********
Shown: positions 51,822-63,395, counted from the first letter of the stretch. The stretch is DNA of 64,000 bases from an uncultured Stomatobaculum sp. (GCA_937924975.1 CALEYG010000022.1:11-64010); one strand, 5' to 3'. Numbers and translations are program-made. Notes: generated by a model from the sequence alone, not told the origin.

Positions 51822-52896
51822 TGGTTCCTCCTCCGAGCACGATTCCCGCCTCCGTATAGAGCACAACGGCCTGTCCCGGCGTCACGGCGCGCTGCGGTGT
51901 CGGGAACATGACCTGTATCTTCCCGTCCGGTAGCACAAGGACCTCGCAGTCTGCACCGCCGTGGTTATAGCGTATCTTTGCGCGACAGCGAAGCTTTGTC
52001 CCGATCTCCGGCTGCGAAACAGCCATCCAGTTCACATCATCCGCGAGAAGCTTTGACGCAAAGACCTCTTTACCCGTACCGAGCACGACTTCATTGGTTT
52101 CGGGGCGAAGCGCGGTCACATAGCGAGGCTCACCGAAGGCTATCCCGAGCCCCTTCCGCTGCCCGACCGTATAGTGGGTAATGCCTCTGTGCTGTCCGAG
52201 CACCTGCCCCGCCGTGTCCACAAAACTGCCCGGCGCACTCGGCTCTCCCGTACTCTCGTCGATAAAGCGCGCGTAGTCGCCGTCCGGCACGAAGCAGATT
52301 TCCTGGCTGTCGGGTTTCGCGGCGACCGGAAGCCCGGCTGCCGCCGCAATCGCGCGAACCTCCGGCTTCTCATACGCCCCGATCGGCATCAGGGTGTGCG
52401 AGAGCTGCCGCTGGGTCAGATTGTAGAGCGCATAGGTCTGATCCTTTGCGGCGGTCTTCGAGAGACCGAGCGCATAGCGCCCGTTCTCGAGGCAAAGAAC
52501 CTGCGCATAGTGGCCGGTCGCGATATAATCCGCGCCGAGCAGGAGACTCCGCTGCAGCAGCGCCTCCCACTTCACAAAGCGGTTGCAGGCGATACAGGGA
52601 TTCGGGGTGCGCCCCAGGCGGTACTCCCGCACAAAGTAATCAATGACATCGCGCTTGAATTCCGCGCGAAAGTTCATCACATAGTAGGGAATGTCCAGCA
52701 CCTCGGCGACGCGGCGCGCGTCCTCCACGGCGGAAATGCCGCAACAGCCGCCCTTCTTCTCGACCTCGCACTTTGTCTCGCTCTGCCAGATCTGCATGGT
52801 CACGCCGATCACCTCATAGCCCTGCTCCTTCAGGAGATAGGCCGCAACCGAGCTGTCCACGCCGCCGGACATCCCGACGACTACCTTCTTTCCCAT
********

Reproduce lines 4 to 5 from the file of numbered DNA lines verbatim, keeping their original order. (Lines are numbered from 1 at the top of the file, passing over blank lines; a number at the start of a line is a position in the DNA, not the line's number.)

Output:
51901 CGGGAACATGACCTGTATCTTCCCGTCCGGTAGCACAAGGACCTCGCAGTCTGCACCGCCGTGGTTATAGCGTATCTTTGCGCGACAGCGAAGCTTTGTC
52001 CCGATCTCCGGCTGCGAAACAGCCATCCAGTTCACATCATCCGCGAGAAGCTTTGACGCAAAGACCTCTTTACCCGTACCGAGCACGACTTCATTGGTTT